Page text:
I'm still coalescing my thoughts in a lot of ways, and I'm just not ready to write extensively. But I heard this song in the car today and started crying, because it just hit at the right time. I lost a lot and gained a lot this week, and when I say that, I see your image of the pendulum. I hope to find some balance. I hope I won't always be living out my mistakes. I hope I give more than I take, I love more than I cry, and I find peace in the chaos. And I hope that for the many  people who have come to me this week, in crisis, in healing, in pain. I hope that for the people I've hurt, because that's haunting me right now.


Monday, January 17, 2011

e[lust] #22

One of my posts from last month has been included in e[lust] #22! There's plenty of great erotica to read if you're looking for something to get your blood flowing this week. 
Photo courtesy of Lady Grinning Soul
Welcome to e[lust] - Your source for sexual intelligence and inspirations of lust from the smartest & sexiest bloggers! Whether you’re looking for hot steamy smut, thought-provoking opinions or expert information, you’re going to find it here. Want to be included in e[lust] #23? Start with the rules, check out the schedule and subscribe to the RSS feed for updates! ~ This Week’s Top Three Posts ~ Erotic asphyxiation: treatments of kink in therapy and the media - Kink and BDSM practitioners often come to an enhanced understanding of their own desires through the emphasis on personal boundaries and communicative consent which arises from a responsible approach to power and pain play. Mirror, mirror - I found myself back there again, perched on the edge of the white expanse, spreading myself shamelessly in front of the glass Worry - I’ve been thinking about rape culture more than ever before. On the outside, much of K’s and my play looks like sexual abuse. It’s not, because consent is always central. ~ Featured Post (Lilly’s Pick) ~ gender and misogyny: responsibility and erotic writing - I spent a good portion of my adult life being gender fluid myself ..., and have partnered with several gender fluid folks as a top. Creating representation of us and our eroticism feels so vital to me, so important. ~ e[lust] Editress ~ Help End the Backlog - Speaking out works. Taking action works. Silence doesn’t. Politicians on every level need to hear your voice saying “this is unacceptable”. 76%. 3/4. That’s how many rapists get away with it on a national level. See also: Pleasurists #111 and #112 for all your sex toy review needs All blogs that have a submission in this edition must re-post this digest from tip-to-toe on their blogs within 7 days. Re-posting the photo is optional and the use of the “read more…” tag is allowable after this point. Thank you, and enjoy!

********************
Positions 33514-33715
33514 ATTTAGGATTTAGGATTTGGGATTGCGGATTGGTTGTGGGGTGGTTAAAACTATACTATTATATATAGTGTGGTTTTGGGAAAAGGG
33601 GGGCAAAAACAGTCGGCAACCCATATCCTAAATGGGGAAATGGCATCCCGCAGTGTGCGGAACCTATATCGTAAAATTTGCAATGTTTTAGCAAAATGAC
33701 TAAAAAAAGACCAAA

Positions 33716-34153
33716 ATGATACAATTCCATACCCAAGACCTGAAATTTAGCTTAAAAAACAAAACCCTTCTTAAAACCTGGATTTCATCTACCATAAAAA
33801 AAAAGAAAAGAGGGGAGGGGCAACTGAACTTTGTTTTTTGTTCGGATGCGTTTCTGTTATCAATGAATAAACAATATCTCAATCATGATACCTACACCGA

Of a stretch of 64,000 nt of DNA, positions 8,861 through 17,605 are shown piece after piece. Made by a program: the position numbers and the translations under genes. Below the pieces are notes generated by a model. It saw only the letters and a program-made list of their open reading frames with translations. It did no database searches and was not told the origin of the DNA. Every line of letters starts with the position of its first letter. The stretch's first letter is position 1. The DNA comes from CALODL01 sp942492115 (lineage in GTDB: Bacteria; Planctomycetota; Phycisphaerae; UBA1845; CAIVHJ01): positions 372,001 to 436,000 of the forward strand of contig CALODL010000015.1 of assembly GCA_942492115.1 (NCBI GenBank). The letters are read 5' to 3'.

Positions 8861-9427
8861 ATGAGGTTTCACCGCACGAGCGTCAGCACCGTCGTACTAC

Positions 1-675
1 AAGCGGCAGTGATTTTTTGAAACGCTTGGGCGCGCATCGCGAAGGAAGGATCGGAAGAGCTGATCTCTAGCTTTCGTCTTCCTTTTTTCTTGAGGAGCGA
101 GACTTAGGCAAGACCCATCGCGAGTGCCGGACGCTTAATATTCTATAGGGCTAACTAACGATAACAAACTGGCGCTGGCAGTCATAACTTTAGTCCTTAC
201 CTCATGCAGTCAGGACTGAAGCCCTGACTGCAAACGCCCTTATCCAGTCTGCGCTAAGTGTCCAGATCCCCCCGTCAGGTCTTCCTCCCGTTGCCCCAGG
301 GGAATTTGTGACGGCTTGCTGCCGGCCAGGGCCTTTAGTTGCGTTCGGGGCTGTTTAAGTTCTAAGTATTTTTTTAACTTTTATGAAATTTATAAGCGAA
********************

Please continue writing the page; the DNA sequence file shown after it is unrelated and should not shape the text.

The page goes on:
An Offering

Such a tremendously lazy Sunday, but yet, it’s a good place to be in preparing for the coming week. School starts, my friend is moving to Texas, and I’ve scheduled more meetings than I can remember. There won’t be much wiggle room. But somehow I feel ready. Last week, I felt so trepidatious about the onslaught this semester will be. But the truth is that my anxiety will eat me before the actual work will, so conquering it is the key to survival. And remembering to breathe. Often.


On my trip to New York this November, I found myself wandering the first day, carrying a thirty pound backpack and more emotional baggage than I could measure. It was cold, bitterly cold, and the sky was the color of concrete. After nearly five hours of walking, I stumbled upon St. Peter’s Cathedral.

I haven’t been religious in years, if ever. I remember, very clearly, questioning the concept of God and the church as a child. I spent so many late nights, lying awake with my best friend on Saturday sleepovers, contemplating the size of the universe and the omnipotence of any being. I balked at being confirmed Episcopalian, but went through the process at my mother’s insistence. I’ve never been able to reconcile my sexuality and a religion, though my fall out with the church happened long before I came out. But I’ve always been fascinated by the church, by the power of shared belief, by hierarchy and the history of religious oppression, and by the power of sacred spaces.